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Plea for Indigenous kids: 10 too young for jail

The current age of criminal responsibility is so low that its damaging Indigenous youth, Save the Children Australia says.

‘‘Locking up kids under the age of 14 disproportionately harms those who are already disadvantaged, particularly Aboriginal and Torres Strait Islander children,’’ said Save the Children spokesman Evan Schuurman.

The age of criminal responsibility is the age below which a child is deemed incapable of having committed a criminal offence. In Australia it is 10 – the UN last year asked Australia to raise it to 14, more in keeping with other developed countries.

Save the Children advocates more early intervention support in Aboriginal communities.

‘’Save the Children runs preventive and early intervention initiatives in every state of Australia,’’ said Mr Schuurman, who is head of media at the charity.

Jesuit Social Services strategic communications manager Andrew Yule also said that the current age of 10 is unsuitable as a criminal age of responsibility.

‘’In 2017-18, 601 children aged 10, 11, 12 and 13 were locked up across Australia – 69 per cent of them were Aboriginal or Torres Strait Islander,’’ Mr Yule said.

‘‘All of them could have been responded to more effectively by understanding the drivers of their behaviour and working with them in an age appropriate and culturally appropriate way to address their challenges.’’

In September 2019, representing the United Nation’s Committee on the Rights of the Child, committee co-rapporteur Clarence Nelson followed up the call to raise the age of criminal responsibility, asking the Australian Government if they had made a change.

Australia’s Attorney-Generals are doing a review – submissions closed in February – and were due to meet in June.

The Australian Medical Association and Law Council of Australia released a joint statement saying that jailing children as young as 10 was a ‘’national tragedy”.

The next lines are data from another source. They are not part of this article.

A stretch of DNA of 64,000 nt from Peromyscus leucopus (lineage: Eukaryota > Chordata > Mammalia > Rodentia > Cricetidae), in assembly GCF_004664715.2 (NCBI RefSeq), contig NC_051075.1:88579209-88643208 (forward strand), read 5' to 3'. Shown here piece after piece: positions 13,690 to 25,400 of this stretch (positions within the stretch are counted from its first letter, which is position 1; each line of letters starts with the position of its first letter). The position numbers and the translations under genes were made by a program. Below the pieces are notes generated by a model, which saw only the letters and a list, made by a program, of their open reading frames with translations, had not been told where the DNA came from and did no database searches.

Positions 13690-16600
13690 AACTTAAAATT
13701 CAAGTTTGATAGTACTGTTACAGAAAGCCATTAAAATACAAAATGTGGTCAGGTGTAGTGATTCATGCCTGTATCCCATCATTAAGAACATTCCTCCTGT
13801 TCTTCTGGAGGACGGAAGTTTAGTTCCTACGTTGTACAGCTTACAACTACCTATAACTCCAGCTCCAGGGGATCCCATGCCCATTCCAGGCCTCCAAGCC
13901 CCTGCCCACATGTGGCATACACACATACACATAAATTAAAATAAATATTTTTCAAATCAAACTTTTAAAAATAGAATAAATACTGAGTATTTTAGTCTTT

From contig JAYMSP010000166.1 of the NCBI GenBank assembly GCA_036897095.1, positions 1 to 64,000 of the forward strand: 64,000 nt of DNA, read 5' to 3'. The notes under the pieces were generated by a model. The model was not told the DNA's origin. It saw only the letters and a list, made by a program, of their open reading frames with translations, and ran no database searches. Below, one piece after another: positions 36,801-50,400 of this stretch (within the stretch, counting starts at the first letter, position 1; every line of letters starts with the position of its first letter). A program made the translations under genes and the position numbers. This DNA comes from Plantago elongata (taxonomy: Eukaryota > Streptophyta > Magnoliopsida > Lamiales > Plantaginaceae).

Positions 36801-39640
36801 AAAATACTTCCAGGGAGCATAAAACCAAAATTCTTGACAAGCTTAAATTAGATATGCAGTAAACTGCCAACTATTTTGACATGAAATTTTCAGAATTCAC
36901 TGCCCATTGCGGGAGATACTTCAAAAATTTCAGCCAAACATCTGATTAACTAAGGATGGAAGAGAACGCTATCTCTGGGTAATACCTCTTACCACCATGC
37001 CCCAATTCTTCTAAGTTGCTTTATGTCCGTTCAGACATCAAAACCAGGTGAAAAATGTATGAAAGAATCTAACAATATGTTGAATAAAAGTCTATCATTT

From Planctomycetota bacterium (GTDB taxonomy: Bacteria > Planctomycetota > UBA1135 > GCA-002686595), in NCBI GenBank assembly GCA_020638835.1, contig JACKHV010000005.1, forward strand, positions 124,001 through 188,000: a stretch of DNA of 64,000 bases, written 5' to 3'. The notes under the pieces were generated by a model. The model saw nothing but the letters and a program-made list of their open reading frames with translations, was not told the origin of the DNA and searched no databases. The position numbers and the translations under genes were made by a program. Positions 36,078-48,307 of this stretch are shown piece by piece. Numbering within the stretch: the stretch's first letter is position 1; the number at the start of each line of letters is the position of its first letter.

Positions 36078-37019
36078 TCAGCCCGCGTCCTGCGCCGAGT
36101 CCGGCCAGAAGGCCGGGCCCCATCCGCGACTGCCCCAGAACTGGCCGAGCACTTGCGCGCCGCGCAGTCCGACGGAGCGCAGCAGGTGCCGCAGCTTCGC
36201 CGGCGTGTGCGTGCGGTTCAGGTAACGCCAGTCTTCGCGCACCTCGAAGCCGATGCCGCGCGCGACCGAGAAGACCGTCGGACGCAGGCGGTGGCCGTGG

Law Council President Arthur Moses SC said that raising the age would lead to less discrimination against disadvantaged Australians.

‘’Current laws discriminate against children from Indigenous and low socio-economic backgrounds. Most of the children are not serious offenders and unnecessary incarceration may lead to subsequent reoffending,’’ Mr Moses SC said.

In 2019, the Australian Institute of Health and Welfare’s youth justice report found that although less than 5 per cent of Australian teenagers are Aboriginal or Torres Strait Islander, they make up almost half of the people in youth justice centres.

Swinburne University Professor of social work Jenny Martin said the high detention rates among Aboriginal and Torres Strait Islander youth was “a travesty”.

‘’A lot of the incarceration of Indigenous youth really shouldn’t be happening,’’ Professor Martin said.

She said Australia’s indigenous communities need more support from the government, rather than incarceration.

There is a big discrepancy in incarceration rates in Australia, Amnesty International reported in 2015.

‘’Across Australia, young Indigenous people are 24 times more likely to be locked up.’’


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